SI Vault
Edited by William Leggett
December 25, 1978
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December 25, 1978


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Professional tennis is the most fragmented and chaotic of sports. But perhaps not for long. Come January, the Men's International Professional Tennis Council will try to aim its members in a sensible direction. Good luck, MIPTC, both on the courts and, probably, in them.

The MIPTC is now insisting that during the 35-week, 100-tournament Grand Prix circuit, players must appear in a minimum of three tournaments worth $175,000 and up, as well as in three with prize money of either $50,000 or $75,000. The purpose is to ensure that star players will indeed play after people have bought tickets to watch them do just that.

Every player will have to list, by preference, 10 tournaments from each grouping, and the Council says it will try to accommodate their wishes. During the 35-week Grand Prix circuit, a player may miss three $175,000 events to play in round robins, TV tournaments or whatever, but if he misses a fourth $175,000 event he will be suspended from four straight $175,000-plus Grand Prix events and will be subject to even more severe penalties.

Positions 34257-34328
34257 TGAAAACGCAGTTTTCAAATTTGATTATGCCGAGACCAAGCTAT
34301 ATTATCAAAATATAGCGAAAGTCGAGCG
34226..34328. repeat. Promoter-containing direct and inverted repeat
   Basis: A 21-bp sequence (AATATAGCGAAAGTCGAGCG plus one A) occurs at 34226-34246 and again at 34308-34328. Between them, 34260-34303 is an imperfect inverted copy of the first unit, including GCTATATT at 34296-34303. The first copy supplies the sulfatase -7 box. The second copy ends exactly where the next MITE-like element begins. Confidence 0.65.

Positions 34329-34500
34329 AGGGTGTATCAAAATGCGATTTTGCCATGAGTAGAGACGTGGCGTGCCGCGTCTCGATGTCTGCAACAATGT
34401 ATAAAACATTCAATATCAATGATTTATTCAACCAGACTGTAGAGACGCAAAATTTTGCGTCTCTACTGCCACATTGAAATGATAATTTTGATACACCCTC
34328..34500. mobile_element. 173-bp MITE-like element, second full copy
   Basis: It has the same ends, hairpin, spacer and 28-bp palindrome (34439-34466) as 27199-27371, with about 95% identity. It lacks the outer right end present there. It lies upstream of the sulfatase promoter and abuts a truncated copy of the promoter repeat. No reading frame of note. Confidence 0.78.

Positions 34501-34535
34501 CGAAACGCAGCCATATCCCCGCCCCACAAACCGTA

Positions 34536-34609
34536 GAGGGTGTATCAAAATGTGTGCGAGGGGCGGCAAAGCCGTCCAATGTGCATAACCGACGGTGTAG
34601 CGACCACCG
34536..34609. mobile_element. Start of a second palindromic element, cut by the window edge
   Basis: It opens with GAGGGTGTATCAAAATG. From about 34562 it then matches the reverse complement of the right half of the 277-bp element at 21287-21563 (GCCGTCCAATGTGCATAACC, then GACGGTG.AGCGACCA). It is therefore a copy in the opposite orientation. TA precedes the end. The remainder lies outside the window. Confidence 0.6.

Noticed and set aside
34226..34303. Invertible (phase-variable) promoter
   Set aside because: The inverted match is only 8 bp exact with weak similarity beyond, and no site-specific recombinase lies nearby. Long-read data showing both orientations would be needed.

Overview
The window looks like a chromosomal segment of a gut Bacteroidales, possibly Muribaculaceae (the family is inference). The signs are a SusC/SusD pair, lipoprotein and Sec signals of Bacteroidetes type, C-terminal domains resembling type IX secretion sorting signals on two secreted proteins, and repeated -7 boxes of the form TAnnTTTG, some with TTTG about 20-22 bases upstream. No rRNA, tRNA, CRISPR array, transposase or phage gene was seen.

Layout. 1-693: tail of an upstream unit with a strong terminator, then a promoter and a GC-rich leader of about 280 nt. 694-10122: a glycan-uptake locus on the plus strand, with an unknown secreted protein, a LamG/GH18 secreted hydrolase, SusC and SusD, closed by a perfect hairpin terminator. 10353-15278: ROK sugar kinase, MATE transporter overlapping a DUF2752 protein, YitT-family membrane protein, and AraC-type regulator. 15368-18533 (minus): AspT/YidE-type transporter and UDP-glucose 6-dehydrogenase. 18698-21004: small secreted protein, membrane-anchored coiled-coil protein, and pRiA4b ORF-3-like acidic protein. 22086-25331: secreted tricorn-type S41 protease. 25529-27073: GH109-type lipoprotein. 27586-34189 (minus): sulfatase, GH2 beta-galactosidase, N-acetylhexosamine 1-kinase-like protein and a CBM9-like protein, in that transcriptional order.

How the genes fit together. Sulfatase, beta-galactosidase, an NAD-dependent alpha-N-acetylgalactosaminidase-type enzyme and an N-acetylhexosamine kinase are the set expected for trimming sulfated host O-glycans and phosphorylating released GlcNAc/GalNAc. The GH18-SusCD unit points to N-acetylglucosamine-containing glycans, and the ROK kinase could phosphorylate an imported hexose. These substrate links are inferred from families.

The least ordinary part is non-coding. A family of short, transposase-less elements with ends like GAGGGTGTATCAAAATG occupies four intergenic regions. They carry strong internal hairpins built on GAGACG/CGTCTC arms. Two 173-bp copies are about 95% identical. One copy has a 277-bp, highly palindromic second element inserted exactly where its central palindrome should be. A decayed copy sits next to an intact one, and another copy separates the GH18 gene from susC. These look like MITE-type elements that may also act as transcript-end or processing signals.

"The players can't have the best of both worlds," says MIPTC Chairman Bob Briner. "They can't say, 'We want to play in the World Series, but we don't want to go on the road in June and July.' "


Each week the NBA press releases include statistics covering nearly every phase of the game—minutes played, shots taken, rebounds grabbed, shots blocked, points scored, personal fouls committed, etc., etc.—but one important statistic is missing. Although technical fouls are considered to be of enough importance to be carried in box scores, they don't make the weekly release.

Harvey Pollack, the publicity director of the Philadelphia ' 76ers, nobly, if unofficially, fills the gap by keeping track of T's. According to Pollack, in each of the last two seasons Kevin Loughery, the coach of the New Jersey Nets, has led the league with 42 technicals. By comparison, the Lakers' Jerry West was a perfect gentleman, being hit with none. Among the players, the 1977-78 leaders by position and total number of technicals are Center Sam Lacey, Kansas City (13); Forward Maurice Lucas, Portland (12); and Guard Eric Money, then of Detroit (15). Al Bianchi of Phoenix led the assistant coaches with nine.

With one-third of this season over, it looks as if Loughery is a lock to break his own record, having already been hit with 23 technicals. Lacey, on the other hand, has only been assessed two T's and his title appears in jeopardy. As of Dec. 15, Kareem Abdul-Jabbar, Jim Chones and John Gianelli lead the centers with five apiece; George McGinnis is tops among forwards with eight; and Charlie Scott is the worst-behaved guard, having been hit with seven T's.


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